The World Wildlife Fund Made These Creepy Halloween Masks of Environmental Horrors

Who's up for dressing as an oil spill?

Headshot of Angela Natividad

On Halloween, our greatest fears become playthings, cheeky options for dress-up and candy. But who's seriously afraid of vampires, zombies and werewolves anymore? 

Our fears have changed. And the World Wildlife Fund of Canada thinks costumes should, too. With help from Sid Lee Toronto and the Sid Lee Collective, it's getting into the holiday spirit with a line of masks that depict—wait for it!—blood-curdling environmental issues. 

The "Real Scary" line includes masks for Factory Farming, Overfishing, Pesticides and Oil Spills. Here's the promotional video, with quick cuts and jarring music torn straight from American Horror Story. 

"The damage humans are doing to the planet is much scarier than any imaginary monster," says executive creative director Jeffrey Da Silva of Sid Lee Toronto. "Kids seem to know this better than adults, and Halloween night felt like the perfect time to spark a conversation about what they are truly scared of."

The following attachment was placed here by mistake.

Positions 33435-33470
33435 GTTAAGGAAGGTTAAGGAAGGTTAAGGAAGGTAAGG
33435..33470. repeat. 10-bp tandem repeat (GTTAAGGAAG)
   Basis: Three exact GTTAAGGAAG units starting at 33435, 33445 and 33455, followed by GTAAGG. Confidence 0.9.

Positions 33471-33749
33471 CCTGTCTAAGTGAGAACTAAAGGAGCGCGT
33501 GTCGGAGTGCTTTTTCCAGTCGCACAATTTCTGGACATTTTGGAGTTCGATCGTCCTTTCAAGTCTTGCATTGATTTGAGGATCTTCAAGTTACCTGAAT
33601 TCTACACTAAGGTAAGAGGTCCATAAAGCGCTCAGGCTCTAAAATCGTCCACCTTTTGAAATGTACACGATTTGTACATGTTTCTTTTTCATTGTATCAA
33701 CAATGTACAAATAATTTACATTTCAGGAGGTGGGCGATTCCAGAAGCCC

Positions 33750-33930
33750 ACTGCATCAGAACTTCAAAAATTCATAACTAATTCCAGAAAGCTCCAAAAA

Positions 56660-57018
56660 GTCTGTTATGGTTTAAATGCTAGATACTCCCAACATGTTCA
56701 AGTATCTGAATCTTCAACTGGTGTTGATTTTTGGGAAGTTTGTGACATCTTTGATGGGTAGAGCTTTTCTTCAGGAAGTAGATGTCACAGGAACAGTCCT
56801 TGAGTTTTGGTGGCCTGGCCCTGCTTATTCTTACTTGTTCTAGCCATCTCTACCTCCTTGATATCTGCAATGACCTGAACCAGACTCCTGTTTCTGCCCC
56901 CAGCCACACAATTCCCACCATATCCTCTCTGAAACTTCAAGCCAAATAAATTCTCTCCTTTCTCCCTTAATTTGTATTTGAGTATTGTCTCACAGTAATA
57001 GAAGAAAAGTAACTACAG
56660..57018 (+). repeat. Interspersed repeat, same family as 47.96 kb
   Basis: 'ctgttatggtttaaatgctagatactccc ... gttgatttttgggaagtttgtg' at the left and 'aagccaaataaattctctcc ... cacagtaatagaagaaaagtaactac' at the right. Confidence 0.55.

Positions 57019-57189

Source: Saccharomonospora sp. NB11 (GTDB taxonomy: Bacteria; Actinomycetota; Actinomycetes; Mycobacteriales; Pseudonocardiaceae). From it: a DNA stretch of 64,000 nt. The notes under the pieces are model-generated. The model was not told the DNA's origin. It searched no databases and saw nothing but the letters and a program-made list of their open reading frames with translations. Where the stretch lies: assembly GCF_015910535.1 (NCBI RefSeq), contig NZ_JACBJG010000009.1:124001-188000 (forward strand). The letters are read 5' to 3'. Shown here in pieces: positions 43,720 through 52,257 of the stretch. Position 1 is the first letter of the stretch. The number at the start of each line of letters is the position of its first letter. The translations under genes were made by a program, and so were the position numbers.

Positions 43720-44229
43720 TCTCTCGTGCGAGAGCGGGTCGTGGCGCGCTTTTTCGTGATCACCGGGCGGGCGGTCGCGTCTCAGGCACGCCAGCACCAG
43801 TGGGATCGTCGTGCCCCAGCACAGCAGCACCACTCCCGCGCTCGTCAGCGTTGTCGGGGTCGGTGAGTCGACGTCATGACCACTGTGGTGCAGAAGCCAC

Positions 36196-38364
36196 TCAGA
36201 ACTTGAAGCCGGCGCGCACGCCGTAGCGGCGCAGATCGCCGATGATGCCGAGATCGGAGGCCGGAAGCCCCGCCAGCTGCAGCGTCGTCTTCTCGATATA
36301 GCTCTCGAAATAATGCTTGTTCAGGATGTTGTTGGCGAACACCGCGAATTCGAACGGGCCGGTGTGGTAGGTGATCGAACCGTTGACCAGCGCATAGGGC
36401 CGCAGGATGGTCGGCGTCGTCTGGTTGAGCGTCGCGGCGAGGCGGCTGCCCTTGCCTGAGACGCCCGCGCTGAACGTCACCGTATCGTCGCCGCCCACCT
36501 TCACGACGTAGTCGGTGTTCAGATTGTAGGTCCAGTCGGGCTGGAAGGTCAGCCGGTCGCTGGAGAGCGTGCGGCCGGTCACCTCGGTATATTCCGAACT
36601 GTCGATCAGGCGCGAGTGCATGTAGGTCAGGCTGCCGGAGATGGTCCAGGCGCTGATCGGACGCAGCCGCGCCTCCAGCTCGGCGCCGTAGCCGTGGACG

Along with the masks, posters and social posts will be shared far and wide. A pop-up exhibit took place Wednesday at Rally in Toronto, with all proceeds going to the WWF. 

Check out the masks and posters below. Can you guess which of the four evil environmental horsemen is which? 


If you can't, we'll walk you through it. Meet Oil, the terror of fish, sea fowl and now your uptight next-door neighbor, whose daughter is "a pretty ballerina" every goddamn year: 


Below is Factory Farming, a colorful monstrosity of efficiency that resembles the remains of a food fight whose only fuel came from the dollar menu. (It also presents an excellent pretext for refusing candy corn. What is that stuff, anyway?) 


This gleeful horror is Pesticides, whose blatant disregard for bees is half of what fuels the appropriately terrifying finale of Black Mirror season 3. (The other half is cybershaming. In case you wondered.) 


And there's Overfishing, whose fruits (or lack thereof) will make you wish you could catch something this creepy to eat in 50 years or so. All that's missing is a hook! 


A final poster features all four:

Happy apocalypse trick-or-treating!

@luckthelady Angela Natividad is a frequent contributor to Adweek's creativity blog, AdFreak. She is also the author of Generation Creation and co-founder of Hurrah, an esports agency. She lives in Paris and when she isn't writing, she can be found picking food off your plate.